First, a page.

European regulators crack down on Big Tech


European regulators

WEB DESK: European regulators have launched a series of probes into Big Tech. In a latest move, the European Commission charged that Apple breached EU tech rules, known as the Digital Markets Act (DMA), and announced a new probe into the iPhone maker’s contractual terms.

Here are some of the actions taken by European watchdogs against big technology companies:

EUROPEAN UNION

Apple’s App Store rules breach the DMA by preventing app developers from steering consumers to alternative offers, EU antitrust regulators said on June 24, based on preliminary findings following an investigation launched in March.

The EC also said it was opening a new investigation into Apple over its new contractual requirements for third-party app developers and app stores and whether these were necessary and proportionate.

Meta META.O and Alphabet’s GOOGL.O Google are also being investigated for potential breaches of the DMA, the EC said in March.

DMA violations could result in a fine of as much as 10% of a company’s global annual turnover.

Brussels fined Apple 1.84 billion euros ($1.97 billion) on March 4, its first ever EU antitrust penalty, following a 2019 complaint from Spotify SPOT.N. Apple said it would challenge the decision in court.

Microsoft MSFT.O expects to take additional steps to resolve an EU antitrust investigation into its chat and video app Teams, a part of its Office product, even as it seems likely to get charges in the case, its President Brad Smith said on June 4.

The EC launched an investigation into Microsoft’s tying of Office and Teams last year, following a 2020 complaint by Slack, a competing workspace messaging app owned by Salesforce CRM.N.

The EC is also probing whether Microsoft is preventing customers from relying on certain security software provided by competitors, according to a document regulators sent to at least one of its rivals in January, seen by Reuters.

EU antitrust regulators said in the same month that Microsoft’s investment of more than $10 billion in ChatGPT maker OpenAI may be subject to EU merger rules.

OpenAI’s efforts to produce less factually false output from its ChatGPT chatbot are not enough to ensure full compliance with EU data rules, a task force at the bloc’s privacy watchdog said in May.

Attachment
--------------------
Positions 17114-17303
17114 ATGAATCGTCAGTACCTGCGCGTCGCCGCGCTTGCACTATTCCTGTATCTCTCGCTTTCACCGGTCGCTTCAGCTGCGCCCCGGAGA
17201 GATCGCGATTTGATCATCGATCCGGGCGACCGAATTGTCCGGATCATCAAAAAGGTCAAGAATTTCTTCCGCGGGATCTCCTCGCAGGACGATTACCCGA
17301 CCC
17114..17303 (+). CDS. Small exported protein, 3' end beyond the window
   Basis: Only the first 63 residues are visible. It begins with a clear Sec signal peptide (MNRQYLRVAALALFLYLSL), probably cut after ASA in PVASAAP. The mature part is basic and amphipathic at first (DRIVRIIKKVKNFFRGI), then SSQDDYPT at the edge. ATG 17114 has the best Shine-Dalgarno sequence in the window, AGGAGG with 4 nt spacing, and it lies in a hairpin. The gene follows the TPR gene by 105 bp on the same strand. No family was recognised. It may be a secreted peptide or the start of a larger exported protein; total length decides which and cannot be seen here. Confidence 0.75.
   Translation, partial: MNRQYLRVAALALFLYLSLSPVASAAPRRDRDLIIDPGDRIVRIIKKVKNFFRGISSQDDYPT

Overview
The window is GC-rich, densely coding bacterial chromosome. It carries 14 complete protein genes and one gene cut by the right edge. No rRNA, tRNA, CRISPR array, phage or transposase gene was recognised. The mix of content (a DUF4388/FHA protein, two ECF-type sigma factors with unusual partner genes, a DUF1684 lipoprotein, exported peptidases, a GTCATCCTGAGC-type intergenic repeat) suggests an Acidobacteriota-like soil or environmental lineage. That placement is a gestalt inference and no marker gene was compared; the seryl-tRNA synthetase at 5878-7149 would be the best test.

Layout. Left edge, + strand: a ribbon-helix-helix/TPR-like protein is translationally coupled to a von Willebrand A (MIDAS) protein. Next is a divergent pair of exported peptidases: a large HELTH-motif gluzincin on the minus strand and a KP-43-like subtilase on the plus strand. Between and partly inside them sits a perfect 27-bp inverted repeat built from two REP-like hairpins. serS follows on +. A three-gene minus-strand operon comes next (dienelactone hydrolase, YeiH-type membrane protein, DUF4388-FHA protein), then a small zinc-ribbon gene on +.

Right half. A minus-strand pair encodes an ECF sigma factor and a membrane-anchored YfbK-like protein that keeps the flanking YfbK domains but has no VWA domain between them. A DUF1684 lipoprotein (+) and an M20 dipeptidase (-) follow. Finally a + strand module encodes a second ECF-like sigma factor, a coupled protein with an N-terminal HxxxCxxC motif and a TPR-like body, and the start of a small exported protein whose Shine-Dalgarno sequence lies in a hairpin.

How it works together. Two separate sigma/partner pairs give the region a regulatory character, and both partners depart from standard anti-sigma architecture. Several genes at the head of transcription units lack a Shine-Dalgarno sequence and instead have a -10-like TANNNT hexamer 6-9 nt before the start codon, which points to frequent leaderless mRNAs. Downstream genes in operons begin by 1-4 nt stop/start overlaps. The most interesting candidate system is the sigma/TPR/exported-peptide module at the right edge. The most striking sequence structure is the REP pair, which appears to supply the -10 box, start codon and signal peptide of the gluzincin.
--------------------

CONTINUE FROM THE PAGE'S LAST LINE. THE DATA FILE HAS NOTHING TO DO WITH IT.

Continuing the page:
Meta added safety features to its misinformation tracking tool CrowdTangle for use during June’s European Parliament elections in an attempt to allay EU concerns that triggered an investigation in April into the impact of Meta’s decision to phase out the tool.

Facebook and Instagram are also being investigated for potential breaches of EU online content rules relating to child safety, which could lead to hefty fines, the EC said on May 16.

An advisor to Europe’s top court said on Jan. 11 the court should uphold Google’s EU antitrust fine of 2.42 billion euros ($2.60 billion). The EC fined the company in 2017 for using its own price comparison shopping service to gain an unfair advantage over smaller European rivals.

In September 2023, the EU named 22 so-called “gatekeeper” services run by Alphabet, Amazon AMZN.O, Apple, Meta, Microsoft and TikTok-owner ByteDance, giving them six months to comply with the DMA provisions meant to make it easier for European users to move between competing services.

In April, EU antitrust regulators designated Apple’s operating system for iPads as a gatekeeper under the DMA.

Meta and TikTok appealed against the gatekeeper status in November, with the latter losing a bid to suspend its designation in February. Apple said in April it would continue to constructively engage with the EC to comply with the rules.

BRITAIN

In October, Britain’s media regulator asked the CMA to investigate Amazon and Microsoft’s dominance of the UK cloud market. The CMA will complete its investigation by April 2025.

FRANCE

France’s competition watchdog said in March it had fined Google 250 million euros ($268 million) for breaches linked to EU intellectual property rules in its relationship with media publishers.

GERMANY

Google agreed to change its user data practices to end a German antitrust investigation aimed at curbing its data-driven market power, the German cartel office said in October. Google’s commitments would give users more choice on how their data is used across its platforms.

ITALY

Italy’s antitrust regulator said on June 5 it had fined Facebook and Meta 3.5 million euros ($3.75 million) for what it described as unfair commercial practices.

Last year, the agency opened a probe into Apple for alleged abuse of its dominant position in the apps market, and took measures against Meta over an alleged abuse of its position in the country, in a probe involving the rights to music posted on its platforms.

NETHERLANDS

The Dutch privacy watchdog in April recommended that government organisations should stop using Facebook as long as it is unclear what happens with personal data of users of the government’s Facebook pages.

The country’s competition regulator last year rejected Apple’s objections against fines of 50 million euros ($53.6 million) over a failure to comply with regulations aimed at limiting the dominant position of its App Store. Apple will appeal the decision in Dutch courts.

SPAIN

Spain’s data protection watchdog in May provisionally suspended two planned Meta products that were to be deployed in the EU election on Instagram and Facebook.

Read more: Apple and Meta discuss AI partnership, WSJ reports

A group representing more than 700 startups in Spain issued a complaint about Microsoft’s cloud practices to the country’s antitrust regulator in May, citing several allegedly anti-competitive practices in recent years.

You May Also Like